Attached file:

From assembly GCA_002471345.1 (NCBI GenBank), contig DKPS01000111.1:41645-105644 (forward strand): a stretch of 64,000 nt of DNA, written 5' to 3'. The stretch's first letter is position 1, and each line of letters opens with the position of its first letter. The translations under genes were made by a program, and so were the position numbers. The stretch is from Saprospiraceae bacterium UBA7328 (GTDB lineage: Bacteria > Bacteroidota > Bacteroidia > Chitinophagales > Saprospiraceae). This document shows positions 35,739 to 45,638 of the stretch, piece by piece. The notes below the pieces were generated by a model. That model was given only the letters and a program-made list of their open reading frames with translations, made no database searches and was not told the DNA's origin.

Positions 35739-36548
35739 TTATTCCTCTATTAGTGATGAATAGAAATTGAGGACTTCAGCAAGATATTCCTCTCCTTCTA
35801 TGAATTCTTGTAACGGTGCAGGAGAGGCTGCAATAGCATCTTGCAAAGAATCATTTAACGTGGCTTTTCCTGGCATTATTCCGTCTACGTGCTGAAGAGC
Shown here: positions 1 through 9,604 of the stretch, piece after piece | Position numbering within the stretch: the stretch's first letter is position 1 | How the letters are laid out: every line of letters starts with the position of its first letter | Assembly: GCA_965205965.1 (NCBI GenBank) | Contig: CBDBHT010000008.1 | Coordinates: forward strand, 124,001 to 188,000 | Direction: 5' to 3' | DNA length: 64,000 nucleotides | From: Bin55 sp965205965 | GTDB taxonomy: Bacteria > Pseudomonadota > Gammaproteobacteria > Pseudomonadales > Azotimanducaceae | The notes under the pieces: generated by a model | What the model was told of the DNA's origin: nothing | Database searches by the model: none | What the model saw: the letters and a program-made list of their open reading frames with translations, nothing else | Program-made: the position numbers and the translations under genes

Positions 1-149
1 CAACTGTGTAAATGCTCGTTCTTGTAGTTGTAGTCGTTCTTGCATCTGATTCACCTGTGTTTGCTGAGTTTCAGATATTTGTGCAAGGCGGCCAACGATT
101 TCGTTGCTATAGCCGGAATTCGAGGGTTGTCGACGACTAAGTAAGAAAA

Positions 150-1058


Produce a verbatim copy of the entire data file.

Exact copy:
From assembly GCA_002471345.1 (NCBI GenBank), contig DKPS01000111.1:41645-105644 (forward strand): a stretch of 64,000 nt of DNA, written 5' to 3'. The stretch's first letter is position 1, and each line of letters opens with the position of its first letter. The translations under genes were made by a program, and so were the position numbers. The stretch is from Saprospiraceae bacterium UBA7328 (GTDB lineage: Bacteria > Bacteroidota > Bacteroidia > Chitinophagales > Saprospiraceae). This document shows positions 35,739 to 45,638 of the stretch, piece by piece. The notes below the pieces were generated by a model. That model was given only the letters and a program-made list of their open reading frames with translations, made no database searches and was not told the DNA's origin.

Positions 35739-36548
35739 TTATTCCTCTATTAGTGATGAATAGAAATTGAGGACTTCAGCAAGATATTCCTCTCCTTCTA
35801 TGAATTCTTGTAACGGTGCAGGAGAGGCTGCAATAGCATCTTGCAAAGAATCATTTAACGTGGCTTTTCCTGGCATTATTCCGTCTACGTGCTGAAGAGC
Shown here: positions 1 through 9,604 of the stretch, piece after piece | Position numbering within the stretch: the stretch's first letter is position 1 | How the letters are laid out: every line of letters starts with the position of its first letter | Assembly: GCA_965205965.1 (NCBI GenBank) | Contig: CBDBHT010000008.1 | Coordinates: forward strand, 124,001 to 188,000 | Direction: 5' to 3' | DNA length: 64,000 nucleotides | From: Bin55 sp965205965 | GTDB taxonomy: Bacteria > Pseudomonadota > Gammaproteobacteria > Pseudomonadales > Azotimanducaceae | The notes under the pieces: generated by a model | What the model was told of the DNA's origin: nothing | Database searches by the model: none | What the model saw: the letters and a program-made list of their open reading frames with translations, nothing else | Program-made: the position numbers and the translations under genes

Positions 1-149
1 CAACTGTGTAAATGCTCGTTCTTGTAGTTGTAGTCGTTCTTGCATCTGATTCACCTGTGTTTGCTGAGTTTCAGATATTTGTGCAAGGCGGCCAACGATT
101 TCGTTGCTATAGCCGGAATTCGAGGGTTGTCGACGACTAAGTAAGAAAA

Positions 150-1058